All’s quiet on the grocery front this week as there wasn’t much net movement across tracked grocery stocks.
Kroger fell into a bit of a hole midweek, though Thursday and Friday morning trading worked to pull it back out, with price per share at the time of writing at $33.55, up 0.18 percent from Thursday’s close. Ahold Delhaize also saw movement upward during Friday’s trading after spending the week down — trading at €20.23 on Friday afternoon.
Costco was the only grocery stock tracked that saw major changes this week, as value spiked up on Thursday and even higher on Friday, rising from an average of around $167 at the beginning of the week to hit a high of $171.65 on Friday morning. At the time of writing, Costco sat at $171.14.
Whole Foods also saw values rise late in the week, hitting $30.80 on Friday morning and trending upward, though this only puts WFM back up to similar values seen at the end of January.
In acquisition news, Kroger recently announced its acquisition of iconic New York City-based cheese shop Murray’s Cheese. The two have yet to disclose the financial terms of the deal, but city records show that Kroger dropped $20.6 million last month to purchase the retail condo housing Murray’s flagship store, affiliated classrooms, as well as its catering and event operations.
Established in 1940, Murray’s Cheese employs some 200 people in its flagship location, along with its Grand Central Terminal location, its Greenwich Village restaurant and shipping and eCommerce operations in Long Island City.
Murray’s Cheese and Kroger have been partners for nearly a decade, with the national grocer selling the cheese shop’s products in its supermarkets. The outposts are designed to mimic Murray’s flagship store. Kroger reportedly became a minority owner in Murray’s Cheese back in 2012.
Murray’s former owner, Rob Kaufelt, will reportedly remain as a strategic adviser, and the team leading the New York City operation will largely remain unchanged. Kroger said it doesn’t intend to change much in Murray’s Cheese’s flagship store, other than lowering prices in line with the supermarket giant’s larger purchasing ability.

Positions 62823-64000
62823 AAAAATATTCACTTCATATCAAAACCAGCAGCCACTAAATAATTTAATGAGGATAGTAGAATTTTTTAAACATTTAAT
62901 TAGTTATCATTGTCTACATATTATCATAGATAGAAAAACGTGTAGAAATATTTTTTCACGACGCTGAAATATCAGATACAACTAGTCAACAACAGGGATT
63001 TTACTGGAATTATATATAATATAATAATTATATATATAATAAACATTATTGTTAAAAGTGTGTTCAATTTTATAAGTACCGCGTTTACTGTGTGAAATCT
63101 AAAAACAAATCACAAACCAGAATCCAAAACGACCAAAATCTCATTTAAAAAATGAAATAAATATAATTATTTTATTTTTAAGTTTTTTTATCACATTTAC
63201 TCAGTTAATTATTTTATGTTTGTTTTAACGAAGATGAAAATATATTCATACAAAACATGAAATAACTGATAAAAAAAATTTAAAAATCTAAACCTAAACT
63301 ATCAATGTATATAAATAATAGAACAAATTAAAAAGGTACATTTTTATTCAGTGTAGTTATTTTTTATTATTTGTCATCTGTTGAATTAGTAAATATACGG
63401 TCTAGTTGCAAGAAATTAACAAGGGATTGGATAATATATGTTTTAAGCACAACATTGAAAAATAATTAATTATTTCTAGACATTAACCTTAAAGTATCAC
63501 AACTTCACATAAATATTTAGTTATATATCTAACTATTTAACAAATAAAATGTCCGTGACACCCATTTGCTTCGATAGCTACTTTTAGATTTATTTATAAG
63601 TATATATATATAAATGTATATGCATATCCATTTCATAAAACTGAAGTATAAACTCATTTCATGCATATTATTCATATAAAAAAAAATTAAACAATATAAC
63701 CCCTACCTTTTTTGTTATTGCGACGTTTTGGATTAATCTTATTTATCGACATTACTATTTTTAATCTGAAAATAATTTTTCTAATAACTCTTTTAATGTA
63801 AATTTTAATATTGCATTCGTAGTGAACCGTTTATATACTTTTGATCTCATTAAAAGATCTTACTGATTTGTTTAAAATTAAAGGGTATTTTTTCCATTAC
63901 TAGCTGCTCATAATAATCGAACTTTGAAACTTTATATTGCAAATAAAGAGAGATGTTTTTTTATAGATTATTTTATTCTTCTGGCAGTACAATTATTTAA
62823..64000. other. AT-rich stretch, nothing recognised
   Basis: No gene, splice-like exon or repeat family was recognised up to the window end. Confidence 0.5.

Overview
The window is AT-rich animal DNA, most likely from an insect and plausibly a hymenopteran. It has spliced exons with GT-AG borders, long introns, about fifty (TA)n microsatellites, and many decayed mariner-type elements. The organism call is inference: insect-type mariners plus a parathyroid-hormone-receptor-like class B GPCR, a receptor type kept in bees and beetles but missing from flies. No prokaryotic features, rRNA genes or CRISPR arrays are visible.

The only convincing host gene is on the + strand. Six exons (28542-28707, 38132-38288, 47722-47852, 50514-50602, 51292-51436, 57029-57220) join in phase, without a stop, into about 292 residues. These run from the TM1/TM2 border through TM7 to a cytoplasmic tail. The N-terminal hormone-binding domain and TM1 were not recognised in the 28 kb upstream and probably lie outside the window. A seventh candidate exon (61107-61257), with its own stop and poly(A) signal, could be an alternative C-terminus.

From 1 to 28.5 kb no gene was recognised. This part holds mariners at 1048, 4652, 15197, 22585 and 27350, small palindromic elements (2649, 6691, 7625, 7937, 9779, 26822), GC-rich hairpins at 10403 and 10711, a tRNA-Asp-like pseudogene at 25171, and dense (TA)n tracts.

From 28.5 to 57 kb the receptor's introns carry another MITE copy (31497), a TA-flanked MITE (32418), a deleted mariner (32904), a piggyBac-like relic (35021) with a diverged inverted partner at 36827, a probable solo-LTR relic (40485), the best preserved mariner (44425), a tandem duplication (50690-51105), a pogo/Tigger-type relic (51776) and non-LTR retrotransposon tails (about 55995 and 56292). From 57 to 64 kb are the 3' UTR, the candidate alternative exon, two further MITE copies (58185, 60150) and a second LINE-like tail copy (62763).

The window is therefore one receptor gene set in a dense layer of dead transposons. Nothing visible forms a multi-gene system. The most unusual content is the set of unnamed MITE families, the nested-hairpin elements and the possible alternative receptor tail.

For Kroger, the hope is to draw more selective, niche-minded customers with its investments in specialty items — one of the many strategies the store is employing to combat the eCommerce onslaught.
Kroger is thinking ahead, hoping to hold onto its number one spot as even groceries are getting digital. In late 2016, Kroger began testing sensor and analytics technology to let shelves and products interact with shoppers. The systems are designed to reach out and ping customers on their mobile devices, a move to personalize and optimize the in-store grocery experience for consumers.
In-store transformation will increasingly become key for grocery retailers in the coming years to compete with growing consumer interest in online food sales. The reality of this is especially apparent in the recent numbers from a combined Food Marketing Institute (FMI) and Nielsen study that puts as many as 70 percent of U.S. consumers in the arms of online grocers by 2025 — purchases that the study suggests will value over $100 billion.
All told, this means that online grocery purchases will constitute a 20 percent share of consumer food and beverage spending — about five times the current level — in less than a decade.
“Combine this with the fact that technology will continue to improve over that time,” the report said, “and it’s foreseeable that this growth may happen much quicker.”
Currently, the FMI/Nielsen report found that some 23 percent of households in the U.S. bought groceries online in 2016, up from 19 percent of households in 2014. Online grocery sales in 2016 represent about 4.3 percent of U.S. consumer retail food and beverage spending.
The rates were considerably higher among millennial consumers (go figure). Some 28 percent of millennial consumers purchased groceries online in 2016, up from 21 percent in 2014.
For brick-and-mortar grocers, time may be running out to boost eCommerce presence or in-store tech. Research conducted by NPD Group indicates that the shift to online grocery shopping is set for a boost in 2017 as the proportion of millennial and Gen Z grocery customers grows.
“Now is the time to start developing eCommerce programs or to expand your current services,” said Darren Seifer, NPD food and beverage industry analyst. “Whether a manufacturer or retailer, now is the time to act while shoppers are experimenting, and there is significant growth on the horizon.”
NPD puts the current online grocery shopping population in the U.S. at around 52 million today. The research projects that an additional 20 million new and lapsed consumers plan to join in within the next six months.